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  2. "My comment capability seems restored".

    Did you have any problems? I was unaware.

    "Perhaps, but they're certainly not representative of any 'rapid' movement from Zomia. M7e and M7c1 are both quite downstream clades of M7. M7 diverged first into M7a and M7b-g. And M12 of course is part of M12'G".

    I see your point indeed. They are just local aspects of areal genetics probably.

    "I'm beginning to suspect that either B or F originated somewhere nearby, or perhaps both did".

    Both B and F (and macro-B and macro-F) look indeed from SE Asia. Where exactly I can't say.

    "M7 is tolerably common in SE Asia, including Indonesia and the Philippines".

    Sure. Do you think, following your other remark, that it could mean a coastal backflow from the North China Sea area?

    Of course, you'd be thinking in terms of "Neolithic" and I'd be thinking in terms of some 30 or 20 Ka ago... but that's just a detail.

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  3. An exhaustive report. Very pleasant for those who are really interested in anthropological data about the most ancient living civilization in the world: the Chinese one. I have liked this post indeed.

    Best regards.

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    Replies
    1. Seeing that most of the data in this and similar analyses is concerned with the period 80,000-6,000 years BP, I have trouble understanding why it would be especially interesting in regard to any particular "civilisation".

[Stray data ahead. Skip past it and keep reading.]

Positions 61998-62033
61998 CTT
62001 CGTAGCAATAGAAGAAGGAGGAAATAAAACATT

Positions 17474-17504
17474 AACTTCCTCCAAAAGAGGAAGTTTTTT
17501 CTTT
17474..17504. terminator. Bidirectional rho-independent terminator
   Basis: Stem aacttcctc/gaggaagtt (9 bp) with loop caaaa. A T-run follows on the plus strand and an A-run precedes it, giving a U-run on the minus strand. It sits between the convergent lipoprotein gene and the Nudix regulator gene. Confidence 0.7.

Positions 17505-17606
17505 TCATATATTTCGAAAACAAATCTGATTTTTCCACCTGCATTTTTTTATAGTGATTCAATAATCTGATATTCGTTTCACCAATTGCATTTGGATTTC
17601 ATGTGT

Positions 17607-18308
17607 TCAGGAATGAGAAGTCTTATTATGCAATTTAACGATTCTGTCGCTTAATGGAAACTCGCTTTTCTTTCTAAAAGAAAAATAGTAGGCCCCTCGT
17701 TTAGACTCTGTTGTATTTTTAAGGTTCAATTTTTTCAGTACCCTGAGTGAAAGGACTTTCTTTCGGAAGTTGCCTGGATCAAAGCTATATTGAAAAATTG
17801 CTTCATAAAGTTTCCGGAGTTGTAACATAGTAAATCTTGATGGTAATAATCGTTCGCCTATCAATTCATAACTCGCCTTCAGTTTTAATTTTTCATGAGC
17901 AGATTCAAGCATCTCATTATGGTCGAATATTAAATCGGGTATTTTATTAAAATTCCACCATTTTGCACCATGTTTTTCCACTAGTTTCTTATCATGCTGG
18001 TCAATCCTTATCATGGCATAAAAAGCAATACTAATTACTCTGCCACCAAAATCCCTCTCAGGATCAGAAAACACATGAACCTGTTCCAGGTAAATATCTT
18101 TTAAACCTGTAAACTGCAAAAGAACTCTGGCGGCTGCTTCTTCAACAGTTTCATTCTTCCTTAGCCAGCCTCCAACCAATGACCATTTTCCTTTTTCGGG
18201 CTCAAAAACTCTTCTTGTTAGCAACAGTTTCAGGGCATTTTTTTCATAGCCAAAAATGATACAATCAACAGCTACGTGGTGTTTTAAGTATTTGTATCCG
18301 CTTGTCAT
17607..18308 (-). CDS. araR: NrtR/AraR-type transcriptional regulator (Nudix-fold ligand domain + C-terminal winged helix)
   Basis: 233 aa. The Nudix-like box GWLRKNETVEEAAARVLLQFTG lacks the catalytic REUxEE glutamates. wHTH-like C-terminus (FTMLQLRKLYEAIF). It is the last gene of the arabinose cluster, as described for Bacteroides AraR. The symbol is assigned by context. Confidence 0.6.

Perhaps having more capital letters in my name might help me a bit here.

      Delete
  4. Notice please that the paper has been purged of those annoying image cropping errors and hence all graphics can now be visualized properly.

    ReplyDelete
  5. "Both B and F (and macro-B and macro-F) look indeed from SE Asia. Where exactly I can't say".

    Nor can I, but i'm very interested in working out where. I'm sure it's somewhere along the coast in the arc between the South Chinese mainland and Java though.

    "Do you think, following your other remark, that it could mean a coastal backflow from the North China Sea area?"

    Possibly. But to me it's more likely that M7 in both SE Asia and South China is a product of expansion from the border region of Burma/Laos/South China. In other words from Zomia. Perhaps that's the reason for the early split between M7a and M7b-g. To find the origin of Philippine M7 we would need to know which M7 haplogroup(s) was involved. It could be revealing to tease out the various M7 regional clades.

    "Of course, you'd be thinking in terms of 'Neolithic' and I'd be thinking in terms of some 30 or 20 Ka ago... but that's just a detail".

    I think we'd be in agreement in placing M7's spread through mainland SE Asia at around 30 or 20 Ka ago, but I'd hesitate to place it's arrival in the islands, apart perhaps from Sumatra, anywhere nearly as early as that.

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  6. I've just seen the map of M12's distribution. Wow. One centre right at the 'border region of Burma/Laos/South China'. The other in Hainan. The latter probably as a result of its replacement in the region between the two centres. Any other haplogroup maps in the article?

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  7. "Any other haplogroup maps in the article?"

    Maps no but haplotype NJ structure with locations (which is even more informative) yes. You should look at the paper yourself: it's open access after all. I just picked a couple of images to best illustrate the contents but I'm not going to reproduce everything here when you just need to click on the link, right?